Table of Contents

The Elgar Companion to Law and Economics

The Elgar Companion to Law and Economics

Elgar original reference

Edited by Jürgen G. Backhaus

This authoritative and comprehensive reference work introduces the reader to the major concepts and leading contributors in the field of law and economics. The Companion features accessible, informative and provocative entries on all the significant areas and breaks new ground by bringing together widely dispersed but theoretically congruent ideas for the first time.

Chapter 41: Gustav von Schmoller (1838-1917)

Helge Peukert

Subjects: economics and finance, law and economics, public choice theory, law - academic, law and economics, politics and public policy, public choice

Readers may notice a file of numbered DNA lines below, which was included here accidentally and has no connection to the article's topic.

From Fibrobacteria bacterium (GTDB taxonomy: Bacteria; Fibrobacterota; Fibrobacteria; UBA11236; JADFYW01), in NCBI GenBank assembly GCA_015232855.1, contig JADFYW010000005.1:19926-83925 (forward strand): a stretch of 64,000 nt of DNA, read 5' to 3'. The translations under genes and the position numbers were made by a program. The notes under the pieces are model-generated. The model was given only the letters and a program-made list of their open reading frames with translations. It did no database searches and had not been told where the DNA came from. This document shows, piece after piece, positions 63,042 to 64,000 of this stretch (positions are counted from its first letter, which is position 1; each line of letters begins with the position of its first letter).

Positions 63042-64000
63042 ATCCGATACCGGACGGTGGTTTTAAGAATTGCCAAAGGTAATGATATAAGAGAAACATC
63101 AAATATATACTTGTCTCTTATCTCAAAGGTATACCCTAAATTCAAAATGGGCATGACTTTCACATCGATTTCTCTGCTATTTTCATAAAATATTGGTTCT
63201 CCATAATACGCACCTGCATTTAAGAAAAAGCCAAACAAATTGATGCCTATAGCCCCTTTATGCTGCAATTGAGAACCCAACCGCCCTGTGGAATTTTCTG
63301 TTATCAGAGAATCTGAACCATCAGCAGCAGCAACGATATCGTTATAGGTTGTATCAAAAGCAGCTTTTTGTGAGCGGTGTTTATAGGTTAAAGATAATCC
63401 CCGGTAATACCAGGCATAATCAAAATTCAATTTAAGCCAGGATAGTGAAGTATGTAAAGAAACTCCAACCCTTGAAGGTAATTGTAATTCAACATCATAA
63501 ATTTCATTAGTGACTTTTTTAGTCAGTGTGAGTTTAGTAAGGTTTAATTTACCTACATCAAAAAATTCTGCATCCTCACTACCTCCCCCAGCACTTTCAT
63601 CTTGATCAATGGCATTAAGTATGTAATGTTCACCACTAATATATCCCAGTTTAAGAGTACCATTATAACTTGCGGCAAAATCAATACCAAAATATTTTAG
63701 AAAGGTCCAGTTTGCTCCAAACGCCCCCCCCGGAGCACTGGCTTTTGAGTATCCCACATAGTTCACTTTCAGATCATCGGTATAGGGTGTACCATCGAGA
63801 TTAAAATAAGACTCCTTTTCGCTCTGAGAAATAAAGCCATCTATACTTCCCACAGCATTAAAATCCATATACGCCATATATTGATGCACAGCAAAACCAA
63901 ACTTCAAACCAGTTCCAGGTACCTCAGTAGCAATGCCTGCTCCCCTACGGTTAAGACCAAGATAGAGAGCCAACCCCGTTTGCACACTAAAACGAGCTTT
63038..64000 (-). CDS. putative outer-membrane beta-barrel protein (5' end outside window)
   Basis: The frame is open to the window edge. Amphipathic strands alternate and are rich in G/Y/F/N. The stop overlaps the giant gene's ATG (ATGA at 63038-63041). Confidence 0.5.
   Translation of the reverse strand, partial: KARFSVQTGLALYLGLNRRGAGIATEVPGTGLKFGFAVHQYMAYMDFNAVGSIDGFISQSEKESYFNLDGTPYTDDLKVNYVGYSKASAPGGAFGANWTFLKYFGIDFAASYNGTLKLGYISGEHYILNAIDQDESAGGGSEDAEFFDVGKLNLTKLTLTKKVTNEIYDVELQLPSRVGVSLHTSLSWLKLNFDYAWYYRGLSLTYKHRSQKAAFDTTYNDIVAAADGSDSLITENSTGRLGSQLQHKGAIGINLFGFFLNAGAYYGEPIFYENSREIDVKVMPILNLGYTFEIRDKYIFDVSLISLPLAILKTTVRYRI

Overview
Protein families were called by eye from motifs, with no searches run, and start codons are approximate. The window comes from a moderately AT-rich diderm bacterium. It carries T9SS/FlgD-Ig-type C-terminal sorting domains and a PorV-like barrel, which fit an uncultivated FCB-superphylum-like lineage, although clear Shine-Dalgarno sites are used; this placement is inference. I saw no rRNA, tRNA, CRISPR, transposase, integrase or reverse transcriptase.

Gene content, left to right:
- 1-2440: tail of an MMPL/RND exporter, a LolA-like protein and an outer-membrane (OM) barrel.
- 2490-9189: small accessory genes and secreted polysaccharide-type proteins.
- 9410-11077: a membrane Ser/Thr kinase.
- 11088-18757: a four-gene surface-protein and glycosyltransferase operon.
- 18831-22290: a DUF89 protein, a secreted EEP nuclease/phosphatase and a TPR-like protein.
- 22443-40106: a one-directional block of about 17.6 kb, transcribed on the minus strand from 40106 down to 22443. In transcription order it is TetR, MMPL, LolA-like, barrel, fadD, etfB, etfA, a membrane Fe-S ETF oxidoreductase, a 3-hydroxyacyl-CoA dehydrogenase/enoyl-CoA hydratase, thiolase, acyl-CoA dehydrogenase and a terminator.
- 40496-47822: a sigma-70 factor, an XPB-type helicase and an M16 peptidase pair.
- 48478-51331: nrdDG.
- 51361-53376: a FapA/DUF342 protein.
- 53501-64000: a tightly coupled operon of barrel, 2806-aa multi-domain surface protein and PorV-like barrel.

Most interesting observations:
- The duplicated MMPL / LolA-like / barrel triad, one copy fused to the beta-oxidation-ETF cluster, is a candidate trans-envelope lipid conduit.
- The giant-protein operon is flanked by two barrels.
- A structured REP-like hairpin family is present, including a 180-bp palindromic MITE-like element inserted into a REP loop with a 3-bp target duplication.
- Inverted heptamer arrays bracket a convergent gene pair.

Helge Peukert The man and his time Schmoller, the main representative of the younger German Historical School, was born on 24 June 1838 in Heilbronn, where his father had been Karneralvenvalter of the Wurttembergische fiscal interests since 1833, a family tradition deeply influencing young Schmoller and which goes back to 1651, when an ancestor became a public servant. After finishing Gymnasium in Stuttgart in 1856, he stayed for one more year in the office of his father, learning a lot about financial and administrative law. In 1857, he began to study financial, state and administrative law at the University of Tubingen as the start of a career as a civil servant. Furthermore, he attended lectures in philosophy, history (under Duncker) and even the natural sciences (for his biographical background, see Balabkins, 1988, chs 1-4; Kaufhold, 1988). The combination of economics (called ‘national economics’ at the time) and history is already manifest in his first major scientific undertaking ‘Untersuchungder volkswirtschaftlichenAnschauungen zur Reformationszeit’, written in 1860. It is a study of the economic conceptions of the Reformation period, with which he won first prize in a competition and for which he was awarded his PhD. In this study the main question of his intellectual life already played a major role: the tension between the necessity of an individual sphere and a strong, market-regulating state. The second part of his time as junior barrister he passed at the Wurttembergische statistical office headed by his brother-in-law, G . Rumelin, a friend of his father. He...

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